Australia’s open banking regime, which is based on Consumer Data Right (CDR) legislation, officially launched in July 2019. It aims to drive innovation and competition, as well as give customers more control over their data and easier access to products and services that best fit their organisational and individual circumstances.
Unlike in some countries, the CDR legislation is multi-industry, government-led, and being introduced in phases. Banking is the first industry to be captured by the legislation, which was introduced in November 2017. In terms of broader roll-out, the energy sector is next, then telecommunications. It is therefore an economy-wide initiative to use data, when consumer or business consent is granted, to drive better outcomes.
Implemented in phases
Open banking’s first milestone in 2019 saw the major banks share eligible product data, such as rates, fees, and terms and conditions through publicly available application programming interfaces (APIs). The next major milestone enabled consumers to share their banking data with accredited data recipients (ADRs). This can only occur with the customer’s explicit consent.
From July 2020, individual account holders and sole trader customers of major banks could share data relating to their retail banking products, such as transaction and saving accounts, term deposits and debit/credit cards. This was then extended to include home loans, personal loans and offset accounts, and also made available to joint account customers.
The final group of products was introduced in February 2021. It includes business lending, asset finance, trust accounts, overdrafts, lines of credit and foreign currency accounts. From November 2021, the major banks will enable data sharing for non-individuals, business partnerships and secondary users. At Commonwealth Bank, this means enabling data sharing on our CommBiz online banking platform. The non-major bank consumer data roll-out commenced on 1 July 2021 and will continue throughout 2022.
What success looks like
As in the UK, consumer adoption will take time. There are currently a number of ADRs in the ecosystem, and early adopters are already sharing data within the regime. Katherine Sleeth, Executive Manager, Open Data, at Commonwealth Bank, says the introduction of more ADRs and the further roll-out across the banking sector will help to drive uptake. “We will see adoption pick up over time as more offerings come to market and awareness builds among consumers.”
For open banking to realise its potential, it is critical that it is safe, sound, secure and trusted. Only then will consumers and businesses trust it and use it get to get enhanced value from sharing their data. Success in the long-term will mean no data leaks, customer privacy not being put at risk, robust accreditation standards for participating third parties, and an exemplary security environment. Katherine says open banking provides a safe and secure way for customers to share their Commonwealth Bank data with other providers to get more value from their data. Commonwealth Bank was the first major bank to become an ADR.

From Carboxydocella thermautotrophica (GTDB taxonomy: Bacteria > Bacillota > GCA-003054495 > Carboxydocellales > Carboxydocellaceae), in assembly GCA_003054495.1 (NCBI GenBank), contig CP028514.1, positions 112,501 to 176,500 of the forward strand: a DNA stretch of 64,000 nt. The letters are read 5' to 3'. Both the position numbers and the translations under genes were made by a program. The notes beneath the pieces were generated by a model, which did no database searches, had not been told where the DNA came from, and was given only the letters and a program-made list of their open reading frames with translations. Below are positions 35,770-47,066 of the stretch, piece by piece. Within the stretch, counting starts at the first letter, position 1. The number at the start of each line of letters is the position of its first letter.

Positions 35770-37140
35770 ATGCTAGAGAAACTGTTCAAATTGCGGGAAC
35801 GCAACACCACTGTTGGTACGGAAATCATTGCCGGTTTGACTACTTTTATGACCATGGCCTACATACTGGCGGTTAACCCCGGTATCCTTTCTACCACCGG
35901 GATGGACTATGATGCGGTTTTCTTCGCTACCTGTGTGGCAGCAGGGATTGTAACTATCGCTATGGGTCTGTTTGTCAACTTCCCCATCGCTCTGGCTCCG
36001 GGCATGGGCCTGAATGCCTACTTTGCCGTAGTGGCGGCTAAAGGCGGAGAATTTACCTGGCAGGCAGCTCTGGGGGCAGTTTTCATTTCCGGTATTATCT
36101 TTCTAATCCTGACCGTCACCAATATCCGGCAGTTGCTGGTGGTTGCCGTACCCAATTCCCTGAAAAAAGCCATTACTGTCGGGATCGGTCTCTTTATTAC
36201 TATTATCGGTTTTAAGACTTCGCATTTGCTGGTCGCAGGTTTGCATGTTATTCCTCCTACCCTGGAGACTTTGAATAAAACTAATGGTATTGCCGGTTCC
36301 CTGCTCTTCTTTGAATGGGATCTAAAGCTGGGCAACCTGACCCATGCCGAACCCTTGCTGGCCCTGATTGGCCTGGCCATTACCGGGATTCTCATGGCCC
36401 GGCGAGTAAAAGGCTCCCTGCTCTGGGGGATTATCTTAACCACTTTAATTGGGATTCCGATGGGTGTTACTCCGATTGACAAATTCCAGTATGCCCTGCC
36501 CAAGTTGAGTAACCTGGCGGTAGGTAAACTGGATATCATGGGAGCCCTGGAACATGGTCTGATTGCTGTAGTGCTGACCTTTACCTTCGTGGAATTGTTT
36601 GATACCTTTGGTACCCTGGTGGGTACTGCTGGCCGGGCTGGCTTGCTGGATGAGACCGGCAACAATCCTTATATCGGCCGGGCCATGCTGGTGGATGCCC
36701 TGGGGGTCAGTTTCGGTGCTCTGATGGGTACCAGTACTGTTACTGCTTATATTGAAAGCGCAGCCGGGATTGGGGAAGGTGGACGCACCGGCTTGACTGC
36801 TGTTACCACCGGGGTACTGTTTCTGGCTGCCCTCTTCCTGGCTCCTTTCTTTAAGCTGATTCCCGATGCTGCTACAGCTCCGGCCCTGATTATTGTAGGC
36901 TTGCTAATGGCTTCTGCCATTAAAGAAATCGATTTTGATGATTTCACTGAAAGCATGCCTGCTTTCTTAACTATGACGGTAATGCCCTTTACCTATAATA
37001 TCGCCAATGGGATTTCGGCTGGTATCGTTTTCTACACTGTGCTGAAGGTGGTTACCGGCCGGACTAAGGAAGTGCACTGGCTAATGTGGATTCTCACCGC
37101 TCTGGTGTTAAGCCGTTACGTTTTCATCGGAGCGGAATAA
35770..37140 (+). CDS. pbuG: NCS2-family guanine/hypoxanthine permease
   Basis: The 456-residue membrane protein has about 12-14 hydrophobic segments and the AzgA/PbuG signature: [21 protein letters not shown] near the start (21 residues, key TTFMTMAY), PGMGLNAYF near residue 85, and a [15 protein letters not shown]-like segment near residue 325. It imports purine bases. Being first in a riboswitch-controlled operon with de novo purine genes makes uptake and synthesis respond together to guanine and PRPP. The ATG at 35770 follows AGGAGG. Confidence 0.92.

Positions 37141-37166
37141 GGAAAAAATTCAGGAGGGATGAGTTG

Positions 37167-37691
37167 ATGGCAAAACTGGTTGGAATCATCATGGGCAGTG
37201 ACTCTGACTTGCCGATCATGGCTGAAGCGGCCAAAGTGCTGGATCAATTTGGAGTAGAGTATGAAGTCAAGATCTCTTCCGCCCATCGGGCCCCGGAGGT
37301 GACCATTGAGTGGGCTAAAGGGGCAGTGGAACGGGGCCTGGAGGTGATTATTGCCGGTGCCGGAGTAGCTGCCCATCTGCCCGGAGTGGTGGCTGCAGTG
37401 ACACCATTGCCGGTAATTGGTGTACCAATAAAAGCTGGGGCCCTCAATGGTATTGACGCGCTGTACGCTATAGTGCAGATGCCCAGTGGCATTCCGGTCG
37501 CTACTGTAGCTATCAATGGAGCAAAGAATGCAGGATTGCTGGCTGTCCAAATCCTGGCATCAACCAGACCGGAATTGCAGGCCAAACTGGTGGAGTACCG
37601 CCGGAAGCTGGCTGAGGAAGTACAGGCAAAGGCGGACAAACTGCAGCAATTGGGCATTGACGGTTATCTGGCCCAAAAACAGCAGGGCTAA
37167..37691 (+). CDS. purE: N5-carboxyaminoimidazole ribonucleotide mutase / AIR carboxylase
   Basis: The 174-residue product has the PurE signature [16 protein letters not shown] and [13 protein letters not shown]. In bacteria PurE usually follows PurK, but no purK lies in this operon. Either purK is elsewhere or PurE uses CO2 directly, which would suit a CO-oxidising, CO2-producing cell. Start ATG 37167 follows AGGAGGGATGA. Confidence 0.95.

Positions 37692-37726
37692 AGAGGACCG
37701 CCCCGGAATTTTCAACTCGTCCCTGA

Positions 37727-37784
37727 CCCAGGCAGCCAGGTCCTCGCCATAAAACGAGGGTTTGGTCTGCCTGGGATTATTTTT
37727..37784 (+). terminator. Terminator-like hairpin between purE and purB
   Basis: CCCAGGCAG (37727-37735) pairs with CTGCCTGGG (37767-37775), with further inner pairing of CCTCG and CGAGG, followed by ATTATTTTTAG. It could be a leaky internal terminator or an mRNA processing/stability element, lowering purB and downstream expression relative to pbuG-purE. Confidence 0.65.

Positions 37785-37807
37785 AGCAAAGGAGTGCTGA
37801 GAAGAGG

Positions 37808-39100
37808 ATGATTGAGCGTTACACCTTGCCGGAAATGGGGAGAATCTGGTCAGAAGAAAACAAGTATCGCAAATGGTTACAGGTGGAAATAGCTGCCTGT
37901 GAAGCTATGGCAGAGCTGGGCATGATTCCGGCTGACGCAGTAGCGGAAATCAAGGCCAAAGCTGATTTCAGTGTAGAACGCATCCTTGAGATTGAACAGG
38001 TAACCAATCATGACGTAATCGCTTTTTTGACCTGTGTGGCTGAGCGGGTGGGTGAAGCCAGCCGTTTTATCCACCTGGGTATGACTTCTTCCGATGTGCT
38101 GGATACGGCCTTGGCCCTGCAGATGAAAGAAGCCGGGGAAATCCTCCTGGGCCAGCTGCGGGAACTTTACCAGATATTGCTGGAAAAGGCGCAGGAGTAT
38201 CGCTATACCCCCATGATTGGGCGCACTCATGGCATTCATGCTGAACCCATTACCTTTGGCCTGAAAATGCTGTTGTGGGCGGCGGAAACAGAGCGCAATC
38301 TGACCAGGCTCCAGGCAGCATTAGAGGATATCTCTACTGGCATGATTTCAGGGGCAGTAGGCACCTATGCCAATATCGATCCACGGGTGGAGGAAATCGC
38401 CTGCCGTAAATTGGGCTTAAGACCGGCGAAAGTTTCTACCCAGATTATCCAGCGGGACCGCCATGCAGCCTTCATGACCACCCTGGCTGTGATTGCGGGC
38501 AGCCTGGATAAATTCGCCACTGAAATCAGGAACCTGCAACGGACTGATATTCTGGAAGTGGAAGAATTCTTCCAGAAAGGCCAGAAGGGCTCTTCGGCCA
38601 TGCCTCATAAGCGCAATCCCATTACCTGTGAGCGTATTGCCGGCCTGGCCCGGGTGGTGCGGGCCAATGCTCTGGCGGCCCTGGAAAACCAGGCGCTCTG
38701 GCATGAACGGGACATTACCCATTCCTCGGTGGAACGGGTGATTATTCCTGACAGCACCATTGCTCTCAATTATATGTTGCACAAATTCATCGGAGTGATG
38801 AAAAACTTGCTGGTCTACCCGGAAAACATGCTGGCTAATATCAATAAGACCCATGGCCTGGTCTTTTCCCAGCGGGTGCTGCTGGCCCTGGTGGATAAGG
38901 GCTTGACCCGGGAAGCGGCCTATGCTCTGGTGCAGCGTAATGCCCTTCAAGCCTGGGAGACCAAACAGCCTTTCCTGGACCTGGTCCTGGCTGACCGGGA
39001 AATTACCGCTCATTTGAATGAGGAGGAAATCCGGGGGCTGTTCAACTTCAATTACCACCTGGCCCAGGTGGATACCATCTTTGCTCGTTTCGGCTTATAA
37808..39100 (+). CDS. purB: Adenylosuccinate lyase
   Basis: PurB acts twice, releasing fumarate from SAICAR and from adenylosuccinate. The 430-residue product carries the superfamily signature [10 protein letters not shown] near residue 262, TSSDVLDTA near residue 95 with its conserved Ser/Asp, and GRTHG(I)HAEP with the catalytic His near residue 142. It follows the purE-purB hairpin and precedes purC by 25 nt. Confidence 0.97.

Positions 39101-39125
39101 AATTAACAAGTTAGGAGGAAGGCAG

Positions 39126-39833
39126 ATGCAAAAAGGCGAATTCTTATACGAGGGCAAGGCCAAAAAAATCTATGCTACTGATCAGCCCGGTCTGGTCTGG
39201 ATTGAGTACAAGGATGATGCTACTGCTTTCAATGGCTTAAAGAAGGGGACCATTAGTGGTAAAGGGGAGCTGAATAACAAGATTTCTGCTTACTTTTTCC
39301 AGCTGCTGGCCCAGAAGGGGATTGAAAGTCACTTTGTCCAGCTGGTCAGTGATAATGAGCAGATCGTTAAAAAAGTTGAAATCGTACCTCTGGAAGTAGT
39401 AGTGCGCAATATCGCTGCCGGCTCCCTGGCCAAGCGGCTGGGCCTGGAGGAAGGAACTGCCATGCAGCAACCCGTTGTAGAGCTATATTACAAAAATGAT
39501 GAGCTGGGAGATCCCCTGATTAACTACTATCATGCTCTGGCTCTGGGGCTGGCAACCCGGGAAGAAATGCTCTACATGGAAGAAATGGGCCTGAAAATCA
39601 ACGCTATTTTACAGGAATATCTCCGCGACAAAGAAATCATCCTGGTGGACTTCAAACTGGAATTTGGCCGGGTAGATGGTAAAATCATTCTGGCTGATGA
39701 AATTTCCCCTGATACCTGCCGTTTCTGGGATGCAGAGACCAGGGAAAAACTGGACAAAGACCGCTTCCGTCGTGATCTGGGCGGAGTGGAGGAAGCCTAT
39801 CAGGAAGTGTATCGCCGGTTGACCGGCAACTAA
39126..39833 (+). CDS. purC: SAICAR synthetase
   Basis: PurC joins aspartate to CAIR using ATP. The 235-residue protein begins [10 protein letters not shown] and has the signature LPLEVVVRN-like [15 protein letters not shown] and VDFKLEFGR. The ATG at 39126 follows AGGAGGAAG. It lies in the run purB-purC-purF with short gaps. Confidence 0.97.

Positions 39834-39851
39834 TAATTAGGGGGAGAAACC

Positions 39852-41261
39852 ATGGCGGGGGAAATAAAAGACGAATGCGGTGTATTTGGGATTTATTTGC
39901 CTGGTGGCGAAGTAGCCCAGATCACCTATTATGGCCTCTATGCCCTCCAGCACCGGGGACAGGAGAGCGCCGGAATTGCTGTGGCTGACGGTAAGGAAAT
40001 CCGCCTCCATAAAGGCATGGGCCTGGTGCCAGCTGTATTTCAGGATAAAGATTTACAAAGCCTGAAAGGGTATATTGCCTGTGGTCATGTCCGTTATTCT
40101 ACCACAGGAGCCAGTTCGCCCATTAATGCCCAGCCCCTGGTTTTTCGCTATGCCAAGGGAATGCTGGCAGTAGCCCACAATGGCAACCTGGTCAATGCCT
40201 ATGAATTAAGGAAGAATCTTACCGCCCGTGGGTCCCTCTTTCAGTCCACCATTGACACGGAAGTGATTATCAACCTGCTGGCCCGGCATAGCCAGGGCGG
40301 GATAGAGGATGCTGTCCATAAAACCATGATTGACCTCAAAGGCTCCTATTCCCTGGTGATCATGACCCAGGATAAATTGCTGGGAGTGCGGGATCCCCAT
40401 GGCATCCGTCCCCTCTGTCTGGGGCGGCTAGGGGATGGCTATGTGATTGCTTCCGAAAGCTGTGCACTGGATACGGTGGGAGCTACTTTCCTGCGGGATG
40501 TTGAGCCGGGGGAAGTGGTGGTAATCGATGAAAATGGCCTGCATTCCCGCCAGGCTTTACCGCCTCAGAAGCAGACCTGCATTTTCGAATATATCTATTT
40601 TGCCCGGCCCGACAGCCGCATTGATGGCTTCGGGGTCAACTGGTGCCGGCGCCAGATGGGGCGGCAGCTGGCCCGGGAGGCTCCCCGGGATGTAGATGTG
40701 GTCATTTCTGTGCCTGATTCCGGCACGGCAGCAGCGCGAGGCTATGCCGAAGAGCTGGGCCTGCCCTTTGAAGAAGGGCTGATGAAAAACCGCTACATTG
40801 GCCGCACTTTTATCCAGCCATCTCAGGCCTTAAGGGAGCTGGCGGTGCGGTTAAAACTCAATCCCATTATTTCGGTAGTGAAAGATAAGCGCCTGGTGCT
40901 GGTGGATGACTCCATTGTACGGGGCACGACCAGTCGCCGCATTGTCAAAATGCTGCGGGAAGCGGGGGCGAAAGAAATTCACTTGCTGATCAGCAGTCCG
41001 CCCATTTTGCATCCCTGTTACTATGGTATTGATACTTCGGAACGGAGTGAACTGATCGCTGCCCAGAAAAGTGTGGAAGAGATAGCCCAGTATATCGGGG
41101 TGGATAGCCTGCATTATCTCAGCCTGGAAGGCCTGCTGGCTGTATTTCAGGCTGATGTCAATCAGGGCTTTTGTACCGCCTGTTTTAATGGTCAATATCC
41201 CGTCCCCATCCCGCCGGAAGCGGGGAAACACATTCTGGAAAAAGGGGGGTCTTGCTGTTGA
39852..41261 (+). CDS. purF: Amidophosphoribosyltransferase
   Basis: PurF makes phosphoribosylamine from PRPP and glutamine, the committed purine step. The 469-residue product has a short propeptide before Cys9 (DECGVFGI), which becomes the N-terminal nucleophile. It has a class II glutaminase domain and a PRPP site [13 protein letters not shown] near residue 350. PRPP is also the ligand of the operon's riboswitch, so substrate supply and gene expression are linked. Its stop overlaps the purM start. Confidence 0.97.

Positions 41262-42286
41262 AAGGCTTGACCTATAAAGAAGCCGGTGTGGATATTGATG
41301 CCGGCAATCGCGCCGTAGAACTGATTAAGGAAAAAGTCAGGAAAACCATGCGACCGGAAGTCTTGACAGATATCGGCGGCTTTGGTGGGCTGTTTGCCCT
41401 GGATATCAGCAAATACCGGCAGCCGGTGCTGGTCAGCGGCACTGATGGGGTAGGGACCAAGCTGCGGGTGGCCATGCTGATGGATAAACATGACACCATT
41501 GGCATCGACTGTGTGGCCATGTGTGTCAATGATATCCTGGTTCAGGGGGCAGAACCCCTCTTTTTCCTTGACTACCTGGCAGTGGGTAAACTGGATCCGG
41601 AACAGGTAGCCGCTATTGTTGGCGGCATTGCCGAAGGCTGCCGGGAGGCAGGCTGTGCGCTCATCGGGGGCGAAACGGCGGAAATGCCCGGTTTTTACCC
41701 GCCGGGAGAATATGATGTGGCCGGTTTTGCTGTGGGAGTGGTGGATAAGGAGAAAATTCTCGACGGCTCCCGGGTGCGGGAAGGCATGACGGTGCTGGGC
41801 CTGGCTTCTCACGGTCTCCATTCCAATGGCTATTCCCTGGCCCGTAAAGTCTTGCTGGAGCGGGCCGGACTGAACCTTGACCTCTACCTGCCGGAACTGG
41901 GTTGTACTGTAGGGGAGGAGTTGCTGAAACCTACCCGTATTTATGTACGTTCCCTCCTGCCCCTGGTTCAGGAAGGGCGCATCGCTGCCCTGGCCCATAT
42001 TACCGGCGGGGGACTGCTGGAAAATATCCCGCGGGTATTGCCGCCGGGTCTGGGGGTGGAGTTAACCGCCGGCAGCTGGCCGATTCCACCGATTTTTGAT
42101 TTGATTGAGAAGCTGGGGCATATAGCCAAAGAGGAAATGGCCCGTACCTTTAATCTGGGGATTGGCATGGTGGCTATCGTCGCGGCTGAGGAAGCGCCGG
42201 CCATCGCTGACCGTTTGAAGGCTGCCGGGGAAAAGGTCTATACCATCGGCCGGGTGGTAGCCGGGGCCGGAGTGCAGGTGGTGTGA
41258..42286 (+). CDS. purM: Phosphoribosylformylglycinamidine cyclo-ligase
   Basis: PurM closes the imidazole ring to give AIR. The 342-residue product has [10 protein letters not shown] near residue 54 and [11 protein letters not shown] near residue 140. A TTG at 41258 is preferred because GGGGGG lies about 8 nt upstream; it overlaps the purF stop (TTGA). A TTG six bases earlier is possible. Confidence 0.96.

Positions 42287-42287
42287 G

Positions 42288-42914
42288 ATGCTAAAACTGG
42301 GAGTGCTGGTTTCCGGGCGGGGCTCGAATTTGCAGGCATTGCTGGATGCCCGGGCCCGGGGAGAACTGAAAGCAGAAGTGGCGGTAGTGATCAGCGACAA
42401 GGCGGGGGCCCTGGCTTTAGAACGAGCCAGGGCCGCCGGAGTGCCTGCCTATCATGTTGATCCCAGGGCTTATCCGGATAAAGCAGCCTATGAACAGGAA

Greater richness from data
Commonwealth Bank has a first offering to allow our customers to be able to see their eligible products held with a major bank in the CommBank app. This allows customers to see a single view of their finances in the one place. Even more exciting is “the future roadmap where we will introduce additional features and insights to enhance customers’ financial wellbeing by leveraging CDR data”, Katherine says.
For example, ADRs can more readily access customers’ income and expense data to facilitate loan decisions instead of customers needing to provide payslips or PDFs of their recent bank statements.
Vast array of possibilities
Commonwealth Bank strategic partnerships and its innovation arm, x15ventures, add to the possibilities for creating value-add products and services for customers. x15ventures is building the next generation of solutions for Commonwealth Bank’s 11+ million customers by unlocking new value from its assets through partnerships with the tech and innovation community. The combination of open banking, x15ventures and strategic partners means “the sky is the limit”, says Katherine.
Value propositions for business customers could include enabling money and treasury management features that utilise data from their banks and accounting software providers to support a simple, consolidated view of their financial position. Another possibility is the ability to manage their finances and access tailored analytics and insights from one place.
For our AUD Nostro clients, should it be ruled under the CDR AUD Nostro accounts are included in the scope of eligible products, it might mean (with your consent) the ability to share your account, transaction and balance information with ADRs.
Open banking opens up more opportunity for banks and other accredited organisations to deliver greater value for consumers and businesses, says Katherine. “For example, it will be easier for anyone to compare bank products when data can be accessed digitally in a consistent format across the ecosystem.” With the further extension of CDR across the economy there are even more opportunities for participants to enhance customer offerings, innovate and simplify processes.